After years of treating every American abroad like a high-rolling tax cheat for simply having a normal financial life, it has finally dawned on the IRS that not everybody with an offshore bank account is a tax cheat. Janet Novack explains:
The IRS said today that beginning Sept 1., those expatriates, dual citizens and green card holders living abroad who owe less than $1,500 a year on unfiled 1040s will be eligible for special relief. They will only have to file three years of back tax returns. And while they’ll have to file six years of back FBARS, they won’t get hit with an FBAR penalty. Moreover, participants in certain foreign tax deferred retirement plans such as the Canadian RRSPs ( like IRAs) will be able to exclude the deferred income from their back returns. In the past, these foreign residents were stuck because they hadn’t applied for income tax deferral on a timely basis.
This is long overdue. Many expatriate citizens lived a normal life, marrying overseas and opening bank accounts like they would at home, with no idea that they were required to file form TD F 90-22.1 if their account balances exceeded $10,000. There are severe financial penalties for non-filing, but honest citizens — most of whom owed little or no tax — found themselves treated like international money launderers when they signed up for the so-called amnesties for international non-filers. The IRS, caught be surprise at the wide interest in the program, sadly understaffed it and enforced it with what I call a “shooting jaywalkers” mentality.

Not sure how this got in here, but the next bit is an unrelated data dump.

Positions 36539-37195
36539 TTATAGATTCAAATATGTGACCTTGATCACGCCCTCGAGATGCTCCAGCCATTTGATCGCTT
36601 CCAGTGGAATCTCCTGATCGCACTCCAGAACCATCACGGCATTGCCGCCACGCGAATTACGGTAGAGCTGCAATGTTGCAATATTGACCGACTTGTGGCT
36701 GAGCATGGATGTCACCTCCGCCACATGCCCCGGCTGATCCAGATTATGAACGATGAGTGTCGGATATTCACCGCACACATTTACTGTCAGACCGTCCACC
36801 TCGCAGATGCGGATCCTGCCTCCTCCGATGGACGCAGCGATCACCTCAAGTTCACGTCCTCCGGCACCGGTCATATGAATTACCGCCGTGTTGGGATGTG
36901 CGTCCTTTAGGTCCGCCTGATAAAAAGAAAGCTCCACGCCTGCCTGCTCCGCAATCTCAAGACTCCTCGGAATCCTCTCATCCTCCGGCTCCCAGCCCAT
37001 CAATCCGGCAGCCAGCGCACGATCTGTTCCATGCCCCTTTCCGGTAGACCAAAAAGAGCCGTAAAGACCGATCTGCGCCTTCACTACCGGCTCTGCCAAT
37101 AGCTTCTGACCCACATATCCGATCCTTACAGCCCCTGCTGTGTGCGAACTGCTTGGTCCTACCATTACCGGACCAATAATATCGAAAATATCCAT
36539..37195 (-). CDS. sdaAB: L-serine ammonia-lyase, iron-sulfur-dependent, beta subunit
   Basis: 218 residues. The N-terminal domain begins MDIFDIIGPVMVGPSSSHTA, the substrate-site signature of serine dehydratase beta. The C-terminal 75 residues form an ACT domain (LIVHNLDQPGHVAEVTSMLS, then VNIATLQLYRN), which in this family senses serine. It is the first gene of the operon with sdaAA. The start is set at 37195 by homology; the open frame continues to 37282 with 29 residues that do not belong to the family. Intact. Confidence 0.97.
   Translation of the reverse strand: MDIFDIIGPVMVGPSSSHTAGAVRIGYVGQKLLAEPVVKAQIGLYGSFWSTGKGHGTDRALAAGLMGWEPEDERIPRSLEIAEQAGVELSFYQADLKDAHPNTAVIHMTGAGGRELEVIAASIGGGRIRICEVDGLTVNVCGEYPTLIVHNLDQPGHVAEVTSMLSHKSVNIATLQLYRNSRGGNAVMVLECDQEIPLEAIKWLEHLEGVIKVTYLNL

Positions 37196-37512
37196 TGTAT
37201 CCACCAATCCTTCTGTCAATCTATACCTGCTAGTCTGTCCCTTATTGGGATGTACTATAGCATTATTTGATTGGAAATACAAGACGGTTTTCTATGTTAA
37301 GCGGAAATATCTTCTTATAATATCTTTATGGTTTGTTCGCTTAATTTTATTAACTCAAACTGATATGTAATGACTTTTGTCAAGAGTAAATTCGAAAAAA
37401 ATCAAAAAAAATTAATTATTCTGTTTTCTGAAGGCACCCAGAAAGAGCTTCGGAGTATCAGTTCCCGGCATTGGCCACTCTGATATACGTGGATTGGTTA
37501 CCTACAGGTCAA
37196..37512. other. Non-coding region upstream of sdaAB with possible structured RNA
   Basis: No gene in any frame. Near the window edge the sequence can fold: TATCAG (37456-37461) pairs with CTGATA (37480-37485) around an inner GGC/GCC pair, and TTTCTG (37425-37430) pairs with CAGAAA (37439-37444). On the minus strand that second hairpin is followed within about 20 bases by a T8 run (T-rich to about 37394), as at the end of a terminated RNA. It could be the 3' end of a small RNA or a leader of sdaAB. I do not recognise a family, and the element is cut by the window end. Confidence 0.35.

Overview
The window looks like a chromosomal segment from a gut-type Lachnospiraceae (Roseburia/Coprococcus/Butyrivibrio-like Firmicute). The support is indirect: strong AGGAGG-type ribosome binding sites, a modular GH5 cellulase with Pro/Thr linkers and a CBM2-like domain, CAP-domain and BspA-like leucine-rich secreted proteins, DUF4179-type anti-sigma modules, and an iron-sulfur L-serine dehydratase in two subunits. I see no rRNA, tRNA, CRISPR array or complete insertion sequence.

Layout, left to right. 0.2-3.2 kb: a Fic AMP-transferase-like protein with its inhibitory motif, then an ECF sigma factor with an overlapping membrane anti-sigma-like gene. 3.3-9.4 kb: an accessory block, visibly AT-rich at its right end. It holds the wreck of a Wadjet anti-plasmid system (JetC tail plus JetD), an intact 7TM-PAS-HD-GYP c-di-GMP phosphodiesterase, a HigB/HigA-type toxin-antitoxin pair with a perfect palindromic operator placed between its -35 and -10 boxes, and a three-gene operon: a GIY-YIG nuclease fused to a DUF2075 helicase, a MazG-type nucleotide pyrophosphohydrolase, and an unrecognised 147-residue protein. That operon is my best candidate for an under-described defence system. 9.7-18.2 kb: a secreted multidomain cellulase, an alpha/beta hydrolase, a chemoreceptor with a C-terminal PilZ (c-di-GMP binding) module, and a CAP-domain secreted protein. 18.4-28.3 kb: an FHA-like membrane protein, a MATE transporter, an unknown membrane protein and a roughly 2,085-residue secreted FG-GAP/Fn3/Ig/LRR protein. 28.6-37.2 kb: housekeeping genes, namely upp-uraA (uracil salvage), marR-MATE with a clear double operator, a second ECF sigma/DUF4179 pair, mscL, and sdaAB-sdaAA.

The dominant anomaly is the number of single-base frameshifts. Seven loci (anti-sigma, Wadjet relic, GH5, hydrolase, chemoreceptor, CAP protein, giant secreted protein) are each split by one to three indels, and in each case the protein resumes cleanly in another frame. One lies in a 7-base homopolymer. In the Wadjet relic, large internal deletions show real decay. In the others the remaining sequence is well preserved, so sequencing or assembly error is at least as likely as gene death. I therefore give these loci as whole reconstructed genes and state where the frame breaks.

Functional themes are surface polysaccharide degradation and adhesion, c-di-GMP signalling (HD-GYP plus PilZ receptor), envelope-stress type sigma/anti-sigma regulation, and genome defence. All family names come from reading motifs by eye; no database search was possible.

Ms. Novack passes on a story of how the new rules will help:
Robert E. McKenzie, a tax partner at the Chicago law firm of Arnstein & Lehr and a Forbes contributor, offered an example of one of his clients who he believes will be helped enormously by the new relief. She is a retired widow, has lived in Canada for 30 years, has $150,000 in an RRSP and another $150,000 or so in other Canadian accounts. Under the 2011 OVDP, the IRS had demanded a $75,000 FBAR penalty from her. Now, she should be excused from any penalty.
Why the IRS didn’t have a program like this from the start of its offshore enforcement pogrom is beyond me. Better late than never, though. Still, they have yet to set up a similar program for U.S. residents with similar FBAR problems, such as green card holders who didn’t realize that they needed to tell the IRS about their bank accounts back home, or American citizens who have inherited bank accounts from foreign relatives. I guess when it comes to providing relief to innocent taxpayers, the IRS feels that it has to dispense justice with an eyedropper.
The details of the new program are in IR-2012-65, taking effect on September 1. The IRS will apparenly announce ahead of that time details, like where and how to file under the new program. Meanwhile, Americans abroad with offshore accounts can breathe easier and watch for the additional details to emerge. Meanwhile, remember that 2011 Form TD F 90.22-1 is due June 30, and that a bunch of new offshore reporting requirements for financial assets not in bank accounts also took effect for 2011 1040s.
Prior Tax Update coverage: